The United States has been a proverbial melting pot since the country’s founding, but how much do you know about cultures outside your own? From food and music to clothing and hairstyles, cultural diversity has shaped American life in ways that many citizens take for granted, but learning more about other cultures can help you develop a greater appreciation for their contributions. Here are four ways to better experience and learn about different American perspectives.
Travel the Country
Are you looking for the perfect summer vacation idea? Hop in a van or camper and experience the diversity of America firsthand. There is no better way to learn about other cultures than to immerse yourself in them. You can meet new people, experience rituals, holidays and events, try new foods and more. Carefully plan your trip with a map, or just wing it and go wherever the road takes you.
Literature is one of the oldest and best ways to explore other cultures. Curl up with a southern gothic novel, explore the works of a Puerto Rican poet or dive into a Native American legend. Reading also has the advantage of allowing you to explore cultures both past and present. Through books, you can see the world through someone else’s eyes even if they lived hundreds of years ago. Make sure to put emphasis on stories and poems written by the actual minorities who are part of the culture you wish to learn about to get the most authentic experience and to support the voices of minorities as a whole.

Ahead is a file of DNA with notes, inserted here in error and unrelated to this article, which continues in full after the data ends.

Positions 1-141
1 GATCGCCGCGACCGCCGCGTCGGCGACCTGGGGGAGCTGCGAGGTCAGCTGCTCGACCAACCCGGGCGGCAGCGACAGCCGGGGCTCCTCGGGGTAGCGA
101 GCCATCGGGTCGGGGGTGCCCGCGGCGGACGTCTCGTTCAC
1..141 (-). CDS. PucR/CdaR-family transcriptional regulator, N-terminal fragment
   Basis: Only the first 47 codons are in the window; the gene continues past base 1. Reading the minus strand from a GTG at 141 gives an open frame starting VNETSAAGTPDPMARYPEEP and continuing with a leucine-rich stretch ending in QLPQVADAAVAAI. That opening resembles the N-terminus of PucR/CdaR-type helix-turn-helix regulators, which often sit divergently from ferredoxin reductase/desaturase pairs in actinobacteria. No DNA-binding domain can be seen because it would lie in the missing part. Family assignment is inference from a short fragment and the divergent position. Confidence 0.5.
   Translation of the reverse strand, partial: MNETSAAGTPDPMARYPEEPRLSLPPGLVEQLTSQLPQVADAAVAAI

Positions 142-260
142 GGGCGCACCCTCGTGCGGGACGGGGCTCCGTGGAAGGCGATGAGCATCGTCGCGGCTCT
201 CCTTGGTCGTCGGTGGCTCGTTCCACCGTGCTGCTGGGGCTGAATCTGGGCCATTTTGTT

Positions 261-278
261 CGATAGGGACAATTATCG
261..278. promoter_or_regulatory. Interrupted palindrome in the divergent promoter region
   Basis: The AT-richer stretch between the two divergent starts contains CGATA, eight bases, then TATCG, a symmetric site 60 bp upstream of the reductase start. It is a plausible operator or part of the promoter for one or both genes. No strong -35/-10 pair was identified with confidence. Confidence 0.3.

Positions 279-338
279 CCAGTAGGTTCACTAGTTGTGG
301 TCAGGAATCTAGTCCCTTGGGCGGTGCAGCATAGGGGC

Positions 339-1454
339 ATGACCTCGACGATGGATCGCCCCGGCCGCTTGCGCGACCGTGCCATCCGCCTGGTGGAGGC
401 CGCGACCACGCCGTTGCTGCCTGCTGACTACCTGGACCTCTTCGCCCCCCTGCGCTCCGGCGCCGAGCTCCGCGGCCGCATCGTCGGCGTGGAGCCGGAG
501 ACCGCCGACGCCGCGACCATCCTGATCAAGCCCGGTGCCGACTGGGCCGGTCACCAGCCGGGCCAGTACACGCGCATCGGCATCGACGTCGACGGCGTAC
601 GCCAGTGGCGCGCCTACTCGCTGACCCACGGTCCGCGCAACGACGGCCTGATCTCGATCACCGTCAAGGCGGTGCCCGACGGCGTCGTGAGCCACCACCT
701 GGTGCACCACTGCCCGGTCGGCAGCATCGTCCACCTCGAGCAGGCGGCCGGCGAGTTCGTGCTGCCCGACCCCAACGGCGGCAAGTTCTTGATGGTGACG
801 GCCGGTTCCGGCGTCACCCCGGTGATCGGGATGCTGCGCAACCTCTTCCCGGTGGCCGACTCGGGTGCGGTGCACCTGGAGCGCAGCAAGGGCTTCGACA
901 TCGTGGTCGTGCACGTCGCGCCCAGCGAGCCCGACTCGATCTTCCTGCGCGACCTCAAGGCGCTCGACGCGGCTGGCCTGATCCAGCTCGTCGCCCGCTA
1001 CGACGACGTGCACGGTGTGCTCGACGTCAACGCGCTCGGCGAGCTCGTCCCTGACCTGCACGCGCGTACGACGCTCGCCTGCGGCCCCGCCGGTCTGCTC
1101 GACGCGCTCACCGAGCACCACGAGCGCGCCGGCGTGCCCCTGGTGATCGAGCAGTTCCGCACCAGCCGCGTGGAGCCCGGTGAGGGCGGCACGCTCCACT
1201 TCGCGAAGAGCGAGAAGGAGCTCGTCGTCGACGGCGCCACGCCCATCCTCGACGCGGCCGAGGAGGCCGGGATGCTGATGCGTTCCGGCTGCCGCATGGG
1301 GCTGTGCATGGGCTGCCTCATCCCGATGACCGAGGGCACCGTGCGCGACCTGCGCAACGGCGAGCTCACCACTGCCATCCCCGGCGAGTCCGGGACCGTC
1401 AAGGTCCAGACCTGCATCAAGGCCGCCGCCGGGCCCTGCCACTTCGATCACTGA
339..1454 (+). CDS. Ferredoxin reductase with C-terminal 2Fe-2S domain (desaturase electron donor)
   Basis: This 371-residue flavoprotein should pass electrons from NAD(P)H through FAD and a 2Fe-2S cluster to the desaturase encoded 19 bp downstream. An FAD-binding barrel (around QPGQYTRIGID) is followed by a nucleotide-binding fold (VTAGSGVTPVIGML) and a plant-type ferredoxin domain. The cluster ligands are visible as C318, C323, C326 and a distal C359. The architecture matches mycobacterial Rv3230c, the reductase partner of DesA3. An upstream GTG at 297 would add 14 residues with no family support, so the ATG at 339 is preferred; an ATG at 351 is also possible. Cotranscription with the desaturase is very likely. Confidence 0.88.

Attend Cultural Events
Festivals, holidays and other events are some of the most distinct aspects of every culture. Attend cultural events in your community to connect with and learn about your neighbors. Juneteenth celebrations, LGBT pride events, Native American powwows, Día de los Muertos and the Chinese New Year are just a few of the celebrations you may be able to experience right in your own backyard. Don’t forget about smaller traditions that are specific to your local community.
Make sure that you are tasteful when attending these celebrations. If you are going with a minority friend, make sure to ask what is appropriate to wear and say, especially when it comes to cliché and stereotypical phrases and clothing styles. For example, wearing a sombrero on Cinco de Mayo may seem fun, but it can be seen as turning a culture into a costume and can be considered offensive.
Meet Your Neighbors
Exploring other cultures may be as easy as visiting your neighbors. Even in the smallest towns and rural communities, there is a wealth of diversity in American neighborhoods. However, individualism means that many people never get to know their neighbors. Break down barriers by inviting your neighbors over for dinner, or plan a block party for the whole neighborhood.
While exploring other cultures and learning about different American perspectives, it’s important to be respectful. Remember not to judge the beliefs and practices of others just because they are different than your own. Come to other cultures from a place of learning and understanding, and avoid perpetuating negative stereotypes.